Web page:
Fallacy of the “great man” theory

Dr Southgate starts by exploring the way people tend to idolize individuals who have had success, most often men, and that this approach may be significantly flawed. However he points to our innate desire for simplicity as being one of the key drivers for us to feel and behave that way. An individual has had success, if we listen to many of those types of individual we’ll somehow see the patter and distill from it the correct behaviors. Unfortunately that may not be the case.

I started to realize it was going to be a great lecture when he referenced Adam Smith, one of my favorite books of all time being the Wealth of Nations. He points to the failures that have often resulted from appointing a single individual to manage an entire complex process or economy, and contrasts it with the ‘invisible hand’ that Smith prefers as the optimal way for an economy or large function to run. Is it possible then, that the most successful leaders will act more like an enabler for the ‘invisible hand’ to permeate through their organization?

How much luck did they have?

The lecture touches on some other interesting points, such as our tendency to view our contribution to the team more ‘optimistically’ than an outside observer, except people who are depressed who rate themselves fairly accurately.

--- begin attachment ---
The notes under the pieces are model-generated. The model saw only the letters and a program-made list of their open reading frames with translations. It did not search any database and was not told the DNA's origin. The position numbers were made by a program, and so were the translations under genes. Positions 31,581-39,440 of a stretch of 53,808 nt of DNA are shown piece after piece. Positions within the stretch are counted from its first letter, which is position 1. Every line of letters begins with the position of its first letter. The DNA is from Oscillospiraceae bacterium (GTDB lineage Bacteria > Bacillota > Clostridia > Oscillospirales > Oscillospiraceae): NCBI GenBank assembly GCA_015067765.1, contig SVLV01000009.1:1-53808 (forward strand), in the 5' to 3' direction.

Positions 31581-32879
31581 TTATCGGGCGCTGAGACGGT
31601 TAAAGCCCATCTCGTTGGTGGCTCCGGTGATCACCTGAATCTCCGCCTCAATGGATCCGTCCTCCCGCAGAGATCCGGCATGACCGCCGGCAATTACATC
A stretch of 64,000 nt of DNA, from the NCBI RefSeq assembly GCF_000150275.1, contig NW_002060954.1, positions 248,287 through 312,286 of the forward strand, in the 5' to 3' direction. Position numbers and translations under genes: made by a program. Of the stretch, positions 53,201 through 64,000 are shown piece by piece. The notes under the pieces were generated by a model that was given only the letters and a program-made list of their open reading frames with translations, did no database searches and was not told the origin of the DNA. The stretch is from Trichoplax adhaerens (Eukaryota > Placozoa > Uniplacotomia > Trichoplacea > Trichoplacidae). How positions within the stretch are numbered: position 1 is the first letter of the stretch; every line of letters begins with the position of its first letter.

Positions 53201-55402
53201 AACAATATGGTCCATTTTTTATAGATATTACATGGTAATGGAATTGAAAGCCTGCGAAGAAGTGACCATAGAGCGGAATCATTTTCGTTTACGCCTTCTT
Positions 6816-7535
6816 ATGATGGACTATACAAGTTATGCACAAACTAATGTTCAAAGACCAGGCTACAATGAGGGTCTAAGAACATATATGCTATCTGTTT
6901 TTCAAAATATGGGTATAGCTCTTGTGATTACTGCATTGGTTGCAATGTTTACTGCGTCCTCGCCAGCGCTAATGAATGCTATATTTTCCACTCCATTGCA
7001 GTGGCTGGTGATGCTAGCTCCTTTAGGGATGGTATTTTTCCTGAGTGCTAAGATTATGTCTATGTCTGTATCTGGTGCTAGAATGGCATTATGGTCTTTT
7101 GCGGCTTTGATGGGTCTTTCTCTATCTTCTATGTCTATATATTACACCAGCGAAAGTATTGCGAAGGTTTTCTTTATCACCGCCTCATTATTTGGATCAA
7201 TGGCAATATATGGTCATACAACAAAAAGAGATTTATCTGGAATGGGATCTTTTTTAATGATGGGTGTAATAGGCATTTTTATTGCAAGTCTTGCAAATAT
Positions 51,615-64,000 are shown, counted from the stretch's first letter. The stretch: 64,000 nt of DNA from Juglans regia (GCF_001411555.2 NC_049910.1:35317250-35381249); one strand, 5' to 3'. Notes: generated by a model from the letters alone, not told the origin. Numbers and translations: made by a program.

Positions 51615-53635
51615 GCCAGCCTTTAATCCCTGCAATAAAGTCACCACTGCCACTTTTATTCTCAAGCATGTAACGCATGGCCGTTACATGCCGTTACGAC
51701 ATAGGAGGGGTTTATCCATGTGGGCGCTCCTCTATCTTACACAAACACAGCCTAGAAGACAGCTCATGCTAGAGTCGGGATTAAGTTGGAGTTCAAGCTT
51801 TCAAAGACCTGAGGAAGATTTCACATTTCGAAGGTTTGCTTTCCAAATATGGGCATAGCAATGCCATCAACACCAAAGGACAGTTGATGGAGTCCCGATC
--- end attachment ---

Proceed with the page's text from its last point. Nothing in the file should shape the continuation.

After that, for me, the most intriguing part came up. We make the mistake of assuming that everyone who achieves got there entirely due to their hard work, however when you look at Olympic and World records for sports where a tailwind is beneficial, they are almost all set on a day when the wind is almost at the legal limit to set a World Record. Despite all their skill and hard work, those record holders all competed on a ‘lucky’ day to earn their place in the history books. How many great and inspirational leaders do we miss because we focus too much on the ‘lucky few’ who jumped on a windy day and were immortalized as a result?

Talking About Failure

The lecture finishes on some really strong points where we tend to ignore the long string of failures our idols often had before achieving success. Often there is more to learn there than there is in the successes as they often were taking ‘just enough’ risks to have the chance of big success while failing often trying. Southgate suggests that some research indicates a 4/1 ratio of failure to success is common among the most successful. So if you’re comfortably succeeding all the time, you may just not be pushing hard enough and trying enough new things. More worryingly if you manage a team and they haven’t reported a failure to you in years, they aren’t innovating and risking failure in exchange for the big successes that really could move the needle in your business.

I hope you all enjoy the lecture as much as we did. Please do visit the original on Youtube, and like, comment and share.